Some of the best things to do on Capri include taking a boat tour to see the famous Blue Grotto cave – you can arrange this at the marina. Afterwards, head to the funicular and head up the cliffs to Capri town – the views are incredible (and so are the villas of the rich and famous!). Alternatively, climb the 900+ steps of the La Scala Fenicia – exhausting but the views are worth it.
If you have time, stay a couple of nights (and enjoy the island without the many day-trippers) and be sure to visit the Roman ruins of Villa Jovis – former home of the Emperor Tiberius who loved the island so much he refused to leave!
The only way to get to Capri is by boat; there’s no airport on the island. Regular ferries depart from Naples or Sorrento and there are plenty of additional routes available in the summer from smaller towns on mainland Italy. The trip takes from 40 – 80 minutes depending on the ferry you choose.
If you are short on time, consider joining a guided tour. For more information, click here.
*Lori Sorrentino, Travlinmad
Most travelers to southern Italy head for the Isle of Capri, but for a more relaxed experience visit the nearby island of Ischia, a popular locale for movies filmed in Italy, one of the prettiest islands of Italy and an overall beautiful place to visit.
In the Palazzo dell’Orologio you’ll find the Sea Museum. In the hills of Forio is the serene beautiful garden, Giardini la Mortella. A short distance away is the 14th century church, Chiesa del Soccorso, one of Ischia’s beautiful landmarks.
Walk to the 15th century Castello Aragonese, or for spectacular views hike one hour to the top of the highest point on Ischia, Monte Epomeo. Sun worshippers should head to Maronti Beach and grab a lounge chair and umbrella. After sunning, take the water taxi to the quiet fishing village of Sant’Angelo with great views and colorful houses.
Ischia can only be reached by ferry or hydrofoil from Naples — a 50 to 90-minute ride — or a one hour ride from Sorrento. You can bring a car to Ischia, but during the peak months, traffic and especially parking can be a challenge. There are shops near the ferry terminal that have luggage rooms to store your luggage while you explore the town before heading to your hotel.
119 kilometers off the coast of Lazio, Ponza is a popular vacation spot for Italians and foreigners alike – it used to be the favorite place for ancient Romans!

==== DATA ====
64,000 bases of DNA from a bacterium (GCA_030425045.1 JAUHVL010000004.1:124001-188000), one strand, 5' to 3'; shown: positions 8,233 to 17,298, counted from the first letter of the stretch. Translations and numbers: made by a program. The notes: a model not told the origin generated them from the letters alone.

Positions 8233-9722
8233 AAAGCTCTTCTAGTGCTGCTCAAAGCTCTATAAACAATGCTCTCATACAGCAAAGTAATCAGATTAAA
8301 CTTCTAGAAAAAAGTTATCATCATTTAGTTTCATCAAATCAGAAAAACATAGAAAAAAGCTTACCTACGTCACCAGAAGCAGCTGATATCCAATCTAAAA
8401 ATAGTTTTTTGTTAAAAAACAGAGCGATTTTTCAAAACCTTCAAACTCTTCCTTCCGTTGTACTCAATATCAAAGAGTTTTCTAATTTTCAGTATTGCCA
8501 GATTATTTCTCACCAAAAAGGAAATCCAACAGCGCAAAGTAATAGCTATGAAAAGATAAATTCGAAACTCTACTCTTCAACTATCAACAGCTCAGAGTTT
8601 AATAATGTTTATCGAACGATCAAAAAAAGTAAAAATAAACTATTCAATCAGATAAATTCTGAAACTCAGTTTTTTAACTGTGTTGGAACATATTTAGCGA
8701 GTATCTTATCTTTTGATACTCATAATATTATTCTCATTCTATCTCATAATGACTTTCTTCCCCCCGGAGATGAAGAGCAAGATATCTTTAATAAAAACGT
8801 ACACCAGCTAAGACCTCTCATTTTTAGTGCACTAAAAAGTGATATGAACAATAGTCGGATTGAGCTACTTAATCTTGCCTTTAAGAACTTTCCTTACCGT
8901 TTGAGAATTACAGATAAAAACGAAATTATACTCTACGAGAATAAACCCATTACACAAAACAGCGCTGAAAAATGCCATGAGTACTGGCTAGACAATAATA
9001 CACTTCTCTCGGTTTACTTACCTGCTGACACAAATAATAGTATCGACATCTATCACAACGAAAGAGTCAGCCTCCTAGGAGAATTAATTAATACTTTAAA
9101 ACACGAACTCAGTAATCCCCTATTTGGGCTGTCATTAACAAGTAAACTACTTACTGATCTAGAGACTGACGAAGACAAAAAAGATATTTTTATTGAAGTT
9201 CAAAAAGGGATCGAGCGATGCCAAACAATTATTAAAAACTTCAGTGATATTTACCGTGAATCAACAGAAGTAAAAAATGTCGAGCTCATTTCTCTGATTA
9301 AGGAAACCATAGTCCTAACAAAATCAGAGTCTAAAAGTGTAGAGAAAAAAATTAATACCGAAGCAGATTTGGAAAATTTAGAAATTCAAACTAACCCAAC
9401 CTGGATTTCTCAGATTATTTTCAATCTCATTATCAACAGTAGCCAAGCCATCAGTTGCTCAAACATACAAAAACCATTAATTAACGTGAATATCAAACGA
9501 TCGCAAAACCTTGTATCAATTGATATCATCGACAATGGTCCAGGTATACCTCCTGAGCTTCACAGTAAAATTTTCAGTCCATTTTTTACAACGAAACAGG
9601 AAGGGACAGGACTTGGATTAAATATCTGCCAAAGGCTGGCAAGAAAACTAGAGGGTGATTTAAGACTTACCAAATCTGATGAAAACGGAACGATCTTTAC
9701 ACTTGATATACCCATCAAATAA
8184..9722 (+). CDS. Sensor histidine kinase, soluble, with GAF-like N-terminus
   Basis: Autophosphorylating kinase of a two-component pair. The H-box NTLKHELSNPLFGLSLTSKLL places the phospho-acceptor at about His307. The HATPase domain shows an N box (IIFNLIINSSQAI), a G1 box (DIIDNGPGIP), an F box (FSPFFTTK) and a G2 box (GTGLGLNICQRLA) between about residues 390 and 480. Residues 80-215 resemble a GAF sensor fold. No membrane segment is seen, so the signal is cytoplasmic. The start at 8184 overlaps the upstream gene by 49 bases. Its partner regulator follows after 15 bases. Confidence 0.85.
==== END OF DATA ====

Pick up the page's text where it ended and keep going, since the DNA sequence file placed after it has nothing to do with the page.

The main attraction is the beautiful beaches – the best ones are Cala dell’Acqua, known for its clear waters; and Cala Lucia Rosa, which offers incredible views of the cliffs. But Ponza has even more to offer: you will also find colorful streets and lots of historical sites to visit.
There are regular ferries to Ponza from Anzio, south of Rome. If you are planning on visiting for just one day consider joining a guided tour. For more information, click here.
Islands of Venice
Murano and Burano
*Dhara, It’s Not About the Miles
Murano and Burano are little groups of islands located in the Venetian lagoon, not too far from Venice. In conjunction with Torcello, a third such island, they make for a popular boat tour from Venice.
Murano glass is renowned the world over for its color and clarity and the beauty of the designs that come from the glassblowers here. From chandeliers to earrings, you can shop for a large number of Murano glass items, and the highlight of a visit to the island is watching a traditional glass-blowing demonstration.
At Campo San Stefano, you can pose for a photo by the famous blue comet star sculpture. Step into the duomo, visit Chiesa di San Pitero Martire, and just walk the pretty streets.
Burano also has a traditional industry: lace-making. If you walk the streets, you may still see Burano women crocheting the delicate lace by hand.
But Burano is most famous for its super colorful houses, painted in vivid reds, greens, blues, yellows, and pinks. Every street in Burano is a picture postcard in the making. Here you will also find the famous restaurant Trattoria al Gatto Nero (“The Black Cat”): it is known for its seafood.
*Lori Sorrentino, ItalyFoodies
When visiting Venice, if you eventually want to escape the crowds, make sure to visit the island of Sant’Erasmo, known as the “Garden of the Doge”. Beginning around the 16th century, the island’s vineyards and gardens have supplied the city of Venice and its ruling class with food.
This agricultural island is bucolic and uncrowded, and so scenic.
When you disembark the ferry, walk the short distance to the Hotel Il Lato Azzurro to rent a bike for the day. Peddling around the small island is the best way to experience its natural beauty. When you return your bike, the hotel is also an excellent place to have a lunch of classic Venetian dishes.
You’ll pass seemingly deserted beaches, the Orto di Venezia winery, and La Vigna del Mare where Prosecco is produced.
The best time to visit Sant’Erasmo is during the spring and summer seasons when the island is green and fields are bursting with bright flowers. Summer is also when a local treasure is available, the violet artichoke. They are small but tender and delicious — a must try.
To get to Sant’Erasmo you need to take the 40-minute ferry ride from Venice.